Pita Taufatofua has become one of the most recognizable Olympic figures over the past two years after he served as Tonga’s flag bearer in Rio and PyeongChang, and he may have plans to cash in on that in the near future.
Taufatofua was stopped by a TMZ cameraman at LAX this week, and he was asked if he has any plans to do modeling shoots now that the Olympics have concluded. The 34-year-old did not rule it out.
“You never know. I’m here in L.A. You never know what’s gonna happen,” he said. “Stay tuned. We’ve got a few things lined up, so we’re just gonna see what eventuates.”
Taufatofua, who is a native of Australia, added that making money is not as important to him as representing a company with good morals.
“I’m about brands that actually help people and help people feel good,” he said. “The clothing that they wear makes them feel good — corporate responsibility and social responsibility. I want a responsible brand that helps people. It’s not interesting for me unless other people are being lifted up.”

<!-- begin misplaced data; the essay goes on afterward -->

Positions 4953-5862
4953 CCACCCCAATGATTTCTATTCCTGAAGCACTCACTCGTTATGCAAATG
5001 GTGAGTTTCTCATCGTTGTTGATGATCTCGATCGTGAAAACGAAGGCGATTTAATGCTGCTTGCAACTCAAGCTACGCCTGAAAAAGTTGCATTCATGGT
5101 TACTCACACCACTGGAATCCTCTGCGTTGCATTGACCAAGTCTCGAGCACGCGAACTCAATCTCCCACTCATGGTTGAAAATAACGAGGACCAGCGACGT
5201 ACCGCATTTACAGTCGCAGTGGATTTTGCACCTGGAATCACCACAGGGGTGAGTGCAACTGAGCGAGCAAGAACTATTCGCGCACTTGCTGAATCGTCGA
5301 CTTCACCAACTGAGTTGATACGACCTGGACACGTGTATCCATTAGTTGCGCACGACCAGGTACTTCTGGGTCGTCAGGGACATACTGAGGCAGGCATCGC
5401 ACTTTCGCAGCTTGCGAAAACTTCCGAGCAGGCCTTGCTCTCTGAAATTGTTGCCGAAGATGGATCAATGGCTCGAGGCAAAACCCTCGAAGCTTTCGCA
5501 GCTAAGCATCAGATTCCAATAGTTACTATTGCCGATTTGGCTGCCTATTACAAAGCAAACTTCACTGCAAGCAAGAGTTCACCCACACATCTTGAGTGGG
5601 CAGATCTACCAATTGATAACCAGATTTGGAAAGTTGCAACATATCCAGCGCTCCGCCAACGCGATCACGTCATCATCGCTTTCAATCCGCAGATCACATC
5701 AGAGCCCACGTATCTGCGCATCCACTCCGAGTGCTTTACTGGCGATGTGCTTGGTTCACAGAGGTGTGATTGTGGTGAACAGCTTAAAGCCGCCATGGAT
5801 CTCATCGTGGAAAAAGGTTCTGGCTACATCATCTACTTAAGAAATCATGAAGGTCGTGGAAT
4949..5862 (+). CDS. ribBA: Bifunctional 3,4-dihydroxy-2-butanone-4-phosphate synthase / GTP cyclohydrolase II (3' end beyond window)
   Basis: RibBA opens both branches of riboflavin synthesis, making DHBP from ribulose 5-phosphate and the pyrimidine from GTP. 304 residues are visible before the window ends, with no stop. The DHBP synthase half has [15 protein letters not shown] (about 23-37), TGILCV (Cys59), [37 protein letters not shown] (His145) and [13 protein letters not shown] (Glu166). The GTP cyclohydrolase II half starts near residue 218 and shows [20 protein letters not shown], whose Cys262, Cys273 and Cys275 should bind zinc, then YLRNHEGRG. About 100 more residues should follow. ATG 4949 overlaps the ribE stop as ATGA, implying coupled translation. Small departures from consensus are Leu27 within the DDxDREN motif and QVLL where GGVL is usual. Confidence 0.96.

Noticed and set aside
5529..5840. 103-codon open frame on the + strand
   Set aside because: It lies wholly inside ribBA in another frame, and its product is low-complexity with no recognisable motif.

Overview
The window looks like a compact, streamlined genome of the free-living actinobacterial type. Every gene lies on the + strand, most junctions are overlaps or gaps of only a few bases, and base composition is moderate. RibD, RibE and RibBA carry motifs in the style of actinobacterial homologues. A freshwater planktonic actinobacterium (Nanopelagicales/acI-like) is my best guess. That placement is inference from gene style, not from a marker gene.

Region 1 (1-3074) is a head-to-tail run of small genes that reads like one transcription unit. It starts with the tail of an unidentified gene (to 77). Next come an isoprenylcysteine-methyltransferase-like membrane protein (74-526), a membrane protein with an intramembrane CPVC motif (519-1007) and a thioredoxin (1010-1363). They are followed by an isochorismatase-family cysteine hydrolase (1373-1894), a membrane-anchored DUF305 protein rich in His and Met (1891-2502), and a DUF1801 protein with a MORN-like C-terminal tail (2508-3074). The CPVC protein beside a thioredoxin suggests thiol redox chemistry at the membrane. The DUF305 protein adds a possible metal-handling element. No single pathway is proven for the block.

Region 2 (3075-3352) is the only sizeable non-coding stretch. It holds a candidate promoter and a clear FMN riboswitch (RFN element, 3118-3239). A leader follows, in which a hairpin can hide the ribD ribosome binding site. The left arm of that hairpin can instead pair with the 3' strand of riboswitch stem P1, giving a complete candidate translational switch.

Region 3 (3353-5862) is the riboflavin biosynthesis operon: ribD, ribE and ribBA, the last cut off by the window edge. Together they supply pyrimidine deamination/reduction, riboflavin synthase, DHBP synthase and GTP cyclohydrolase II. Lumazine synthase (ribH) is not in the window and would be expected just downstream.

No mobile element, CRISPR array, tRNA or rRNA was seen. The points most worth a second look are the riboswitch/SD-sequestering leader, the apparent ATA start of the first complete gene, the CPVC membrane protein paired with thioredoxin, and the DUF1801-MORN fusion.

If you saw what Taufatofua was able to accomplish in skiing at the Winter Olympics, you know he can pretty much do anything he sets his mind to. Given all the attention he got for going shirtless and oiled up during two opening ceremonies, it’s probably safe to assume plenty of companies would want him as an endorser.
Many Olympians did more than just compete for medals at the Winter Games in PyeongChang this year, and U.S. skier Gus Kenworthy and snowboarder Maddie Mastro are traveling home with new pets after they took a stand against animal cruelty.
Over the weekend, Kenworthy and his boyfriend Matthew Wilkas took a trip to a South Korean dog farm where dogs are raised to be slaughtered and sold for meat. In a lengthy Instagram post, Kentworthy wrote about how the dogs are living in “some of the most deplorable conditions imaginable.”